For a camera mountable, more affordable solution, the new Zoom H2N will be around $200. http://www.samsontech.com/products/p...fm?prodID=2080


A buddy who does pro audio exclusively for a living (movies, video games, etc.), records everything with high end mono mics & recorders and mixes 5.1 in post (complete control using mono sources). Obviously, if ADR is required (re-recorded dialog in post), stereo or 5.1 positioning must be done in post.
 

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Discussion Starter · #3 ·
For $600, the Porta Mic Pro is pretty cool. The 5.1 is premixed and encoded to stereo with PLII (didn't find a street price for the PortaMic 5.1 (discrete outputs)). Curious how that sounds when decoded back to discrete channels for post work. A shoot out between the $200 Zoom H2N (5 discrete mics recorded to discrete channels (not compressed or encoded; raw PCM) and higher-priced solutions would be interesting. The H2-Pro 5.1 is $4900 (unmixed discrete output)- that's in the Schoeps range (would need to hear examples of each. Intuitively, I would guess the Schoeps would sound better (higher quality capsules) while the H2-Pro might provide a more interesting spacialization).


Yeah, both the Sony TD10 and Panasonic TM700 do a decent job with 5.1. Might be able to mix in parts of those channels for ambiance if shooting separate audio and recording with a shotgun for dialog.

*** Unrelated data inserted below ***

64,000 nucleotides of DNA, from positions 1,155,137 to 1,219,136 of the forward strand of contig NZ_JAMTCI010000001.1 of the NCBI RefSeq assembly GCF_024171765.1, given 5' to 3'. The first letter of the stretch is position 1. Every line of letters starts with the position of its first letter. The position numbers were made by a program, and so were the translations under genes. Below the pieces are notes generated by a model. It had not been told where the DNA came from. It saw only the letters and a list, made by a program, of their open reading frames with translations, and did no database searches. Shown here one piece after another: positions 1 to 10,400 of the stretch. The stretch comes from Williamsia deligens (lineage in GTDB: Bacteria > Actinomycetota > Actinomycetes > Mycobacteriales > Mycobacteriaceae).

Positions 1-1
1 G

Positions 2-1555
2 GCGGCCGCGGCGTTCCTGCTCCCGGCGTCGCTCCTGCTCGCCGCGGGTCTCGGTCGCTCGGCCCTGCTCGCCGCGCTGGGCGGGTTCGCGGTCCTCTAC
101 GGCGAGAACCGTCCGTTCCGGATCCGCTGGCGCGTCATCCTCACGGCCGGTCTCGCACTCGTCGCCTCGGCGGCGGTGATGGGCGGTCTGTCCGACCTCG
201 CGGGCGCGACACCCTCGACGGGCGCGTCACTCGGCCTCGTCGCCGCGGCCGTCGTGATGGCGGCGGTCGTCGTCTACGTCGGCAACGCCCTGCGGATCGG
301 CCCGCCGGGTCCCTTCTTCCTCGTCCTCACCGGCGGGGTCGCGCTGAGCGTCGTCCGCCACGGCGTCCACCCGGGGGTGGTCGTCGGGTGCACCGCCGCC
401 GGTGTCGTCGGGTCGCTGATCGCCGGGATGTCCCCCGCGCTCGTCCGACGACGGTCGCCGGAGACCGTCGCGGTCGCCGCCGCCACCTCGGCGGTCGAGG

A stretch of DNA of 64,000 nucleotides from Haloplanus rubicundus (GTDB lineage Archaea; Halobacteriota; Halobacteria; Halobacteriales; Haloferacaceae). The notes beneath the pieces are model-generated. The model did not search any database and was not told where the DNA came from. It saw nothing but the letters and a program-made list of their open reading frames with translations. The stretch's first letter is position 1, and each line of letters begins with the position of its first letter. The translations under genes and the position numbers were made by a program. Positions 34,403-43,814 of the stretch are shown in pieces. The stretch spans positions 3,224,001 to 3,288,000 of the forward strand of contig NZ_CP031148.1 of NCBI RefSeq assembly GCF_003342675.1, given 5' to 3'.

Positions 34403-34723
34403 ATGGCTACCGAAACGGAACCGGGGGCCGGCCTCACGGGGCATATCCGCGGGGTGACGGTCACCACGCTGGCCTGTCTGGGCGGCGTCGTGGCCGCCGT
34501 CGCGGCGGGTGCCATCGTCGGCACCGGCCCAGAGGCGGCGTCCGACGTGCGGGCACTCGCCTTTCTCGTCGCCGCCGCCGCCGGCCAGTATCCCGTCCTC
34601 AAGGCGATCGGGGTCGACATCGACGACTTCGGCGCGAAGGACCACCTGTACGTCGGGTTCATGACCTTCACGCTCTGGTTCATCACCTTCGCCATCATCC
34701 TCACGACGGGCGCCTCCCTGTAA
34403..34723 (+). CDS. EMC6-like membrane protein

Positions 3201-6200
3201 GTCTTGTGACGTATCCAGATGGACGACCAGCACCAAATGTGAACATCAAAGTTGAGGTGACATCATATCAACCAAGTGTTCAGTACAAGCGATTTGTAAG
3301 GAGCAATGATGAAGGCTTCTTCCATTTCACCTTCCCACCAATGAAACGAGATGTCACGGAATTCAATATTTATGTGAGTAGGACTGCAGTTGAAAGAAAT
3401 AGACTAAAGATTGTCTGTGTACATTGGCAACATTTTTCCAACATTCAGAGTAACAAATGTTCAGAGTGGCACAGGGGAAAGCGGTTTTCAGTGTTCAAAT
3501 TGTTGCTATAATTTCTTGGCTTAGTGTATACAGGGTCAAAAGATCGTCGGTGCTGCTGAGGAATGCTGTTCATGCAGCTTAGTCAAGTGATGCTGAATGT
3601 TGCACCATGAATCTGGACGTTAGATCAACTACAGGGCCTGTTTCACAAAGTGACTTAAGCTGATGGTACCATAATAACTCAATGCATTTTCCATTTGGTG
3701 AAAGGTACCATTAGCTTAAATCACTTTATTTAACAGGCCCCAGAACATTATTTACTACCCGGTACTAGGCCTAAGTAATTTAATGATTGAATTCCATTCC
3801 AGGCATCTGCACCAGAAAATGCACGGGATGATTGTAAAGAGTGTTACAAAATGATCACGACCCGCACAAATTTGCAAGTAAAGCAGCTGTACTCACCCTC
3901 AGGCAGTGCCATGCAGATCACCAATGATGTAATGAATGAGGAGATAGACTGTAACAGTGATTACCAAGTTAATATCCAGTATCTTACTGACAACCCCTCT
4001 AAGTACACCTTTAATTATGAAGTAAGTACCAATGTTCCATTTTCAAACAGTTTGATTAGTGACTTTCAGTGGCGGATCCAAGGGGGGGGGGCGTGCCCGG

Found a whole bunch of options for 3D/binaural and 5.1+ and posted results here:
http://cinema5d.com/viewtopic.php?f=32&t=33479


I've been looking for a decent noise reduction plugin (SoundForge 10, Audition CS5.5, Reaper) all have FFT-based filtering, but they all produce audible artifacts (ProTools LE has- nothing). The Voxengo Redunoise plugin works really well and tames the somewhat noisy $99 MXL R144 ribbon (needed for the figure 8 pickup pattern): http://www.voxengo.com/product/redunoise/ . It also appears to be FFT-based, but they are doing extra work to preserve the sound quality without introducing those high-frequency jingles. I picked up a Cloudlifter CL2 to try to help the low output ribbon and dynamic mic, but it so far hasn't helped to reduce noise levels (using an RME Fireface 800 to record). Mogami Gold Quad cables did (surprisingly) improve sound quality (pretty much what was said over on Gearslutz.com).